Selling New Mobile Phone Features
Selling New Mobile Phone Features: "Purchasers of the D600 handset are invited to participate into, what looks like, quite a compelling interactive game and successfully complete 5 tasks. Each task in cunningly designed to also demonstrate how to use different features of the phones."
Interesting - and very similar in principle to a project which we undertook for Mr Jones' group at Nokia earlier this year, exploring what play can mean for them - and specifically how it can be used to encourage people to do more with their phones. I've been meaning to write about this for *ages* now (particularly after I presented it publicly for the first time at dScape 2005); apologies if the text below sounds a bit "press"y, I've lifted it from the case study (which should go onto our site rsn).
We all like to play; whether we're trainspotters, online gamers, old or young, we all take pleasure from playfulness. It can be solo activity, a social exercise, investigative, educational or just plain fun. In a mobile context, play is usually associated with simple downloadable arcade games - but this needn't be the whole story.
So we built a mobile toy for Nokia, called Twitchr.
The idea behind Twitchr is simple: digital birds visit your mobile phone. An application that resides on your handset gives you a window onto a "virtual garden", into which these birds will fly from time to time. To tempt them, you use an almost childishly simple one-click interface to drop pieces of seed on the ground; minutes or hours later, your handset flashes and tweets as a bird arrives, and you have a short window of opportunity to click again and snap a photo. Bird photographs are saved into a personal scrapbook, where they can be reviewed later.
So far, so good: at its most basic Twitchr is an engaging and (we think) delightful digital toy with which you interact throughout the day. But it goes a lot further - players can deepen and extend their interaction with the game in several ways, each of which involves learning more about the capabilities of their handsets.
For instance, if you configure Bluetooth and "pair" your device with that of a Twitchr-playing friend, then birds can fly between your phones. If you don't snap a visitor time, your friend has a chance to (if they are within range). This adds a new physical dimension to the game: don't want your friend to catch that rare crow that just took all your seed? Run away quick until they're out of range! Annoyed that you weren't fast enough to snap that owl? Give your pal the nod and she'll get a chance to...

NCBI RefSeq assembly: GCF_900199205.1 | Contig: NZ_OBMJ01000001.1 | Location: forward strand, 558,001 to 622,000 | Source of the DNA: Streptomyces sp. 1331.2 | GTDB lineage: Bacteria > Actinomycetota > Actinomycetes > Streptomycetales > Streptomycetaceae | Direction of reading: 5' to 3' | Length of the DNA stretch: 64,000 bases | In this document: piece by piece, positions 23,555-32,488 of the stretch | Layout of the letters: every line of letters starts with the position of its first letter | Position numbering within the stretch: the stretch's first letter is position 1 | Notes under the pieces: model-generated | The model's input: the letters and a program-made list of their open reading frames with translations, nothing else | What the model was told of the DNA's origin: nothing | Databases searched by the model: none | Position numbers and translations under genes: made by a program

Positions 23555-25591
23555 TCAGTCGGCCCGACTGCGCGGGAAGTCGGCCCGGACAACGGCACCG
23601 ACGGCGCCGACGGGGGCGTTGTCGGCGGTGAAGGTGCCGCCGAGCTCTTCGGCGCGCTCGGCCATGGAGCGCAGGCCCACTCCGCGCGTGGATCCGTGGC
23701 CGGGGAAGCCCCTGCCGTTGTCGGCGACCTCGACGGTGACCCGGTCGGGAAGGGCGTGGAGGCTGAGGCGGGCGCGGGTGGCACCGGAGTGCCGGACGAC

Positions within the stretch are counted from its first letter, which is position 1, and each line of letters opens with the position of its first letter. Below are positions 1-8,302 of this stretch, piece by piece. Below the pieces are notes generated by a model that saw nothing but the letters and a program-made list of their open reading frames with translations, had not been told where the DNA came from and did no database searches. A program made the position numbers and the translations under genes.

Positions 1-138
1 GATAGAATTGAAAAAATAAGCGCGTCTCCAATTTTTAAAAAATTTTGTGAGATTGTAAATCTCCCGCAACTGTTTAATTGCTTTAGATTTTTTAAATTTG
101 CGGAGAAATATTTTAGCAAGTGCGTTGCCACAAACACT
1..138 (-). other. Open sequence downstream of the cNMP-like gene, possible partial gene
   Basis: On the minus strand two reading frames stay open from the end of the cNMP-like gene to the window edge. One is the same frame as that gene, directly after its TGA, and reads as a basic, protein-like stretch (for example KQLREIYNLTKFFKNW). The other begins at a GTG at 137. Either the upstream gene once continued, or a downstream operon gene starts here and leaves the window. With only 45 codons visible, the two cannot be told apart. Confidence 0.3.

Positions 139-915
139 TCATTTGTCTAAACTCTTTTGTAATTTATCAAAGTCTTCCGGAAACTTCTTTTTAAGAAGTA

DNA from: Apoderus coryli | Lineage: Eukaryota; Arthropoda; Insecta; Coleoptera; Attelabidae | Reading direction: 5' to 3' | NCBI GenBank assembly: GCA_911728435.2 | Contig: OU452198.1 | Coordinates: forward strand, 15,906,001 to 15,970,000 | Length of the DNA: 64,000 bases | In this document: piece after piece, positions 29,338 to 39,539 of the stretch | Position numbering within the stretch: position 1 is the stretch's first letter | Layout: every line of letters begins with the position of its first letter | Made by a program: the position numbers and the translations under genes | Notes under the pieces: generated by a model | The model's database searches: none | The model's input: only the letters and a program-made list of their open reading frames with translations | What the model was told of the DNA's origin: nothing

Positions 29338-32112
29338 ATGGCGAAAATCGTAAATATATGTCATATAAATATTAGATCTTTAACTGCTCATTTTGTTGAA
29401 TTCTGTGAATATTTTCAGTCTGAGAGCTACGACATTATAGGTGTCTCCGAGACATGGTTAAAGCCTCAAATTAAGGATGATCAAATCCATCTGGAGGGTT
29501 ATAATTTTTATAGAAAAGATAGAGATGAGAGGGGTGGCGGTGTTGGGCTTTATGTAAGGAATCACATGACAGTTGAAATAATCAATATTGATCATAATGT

And if you configure your internet settings, the game opens up further as you become part worldwide community of players: upload your photos to the Twitchr web site, browse or search for other players and their photos, trade or swap seed and photos, watch the migration patterns of birds as they hop from player to player, even write your own software to interface with the TwitchrSphere!
Once you're online, your phone becomes part of a massive digital environment: numbers of the various species rise and fall over time, new species can be introduced, and old ones become extinct. This gives rise to all kinds of emergent behaviour: don't want a breed to become extinct? Disconnect your handset from the world and you can become a rare bird breeder, catching otherwise-extinct varieties and releasing them back into the wild via Bluetooth!
Played on its own, with friends, or with the world, it's an open-ended community game which has no beginning, no end, no winners and no losers. We built the on-handset application, the web site behind it, the algorithms which determine the rise and fall of bird breeds, and the technology powering it all; art direction by the horribly talented Denise Wilton, whilst at FP Mr Ribot can take much of the credit for the implementation (supported by Ms Lozdan, Mr Burt and myself).
If you'd like to have a quick Twitch, we're running a closed beta right now: email email@example.com to get onto it.
Social play, bluetooth, a one-click interface... this presses *so* many buttons for me. We're now looking for directions to take Twitchr in next - drop me an email or leave a comment if you'd like to have a chat about it.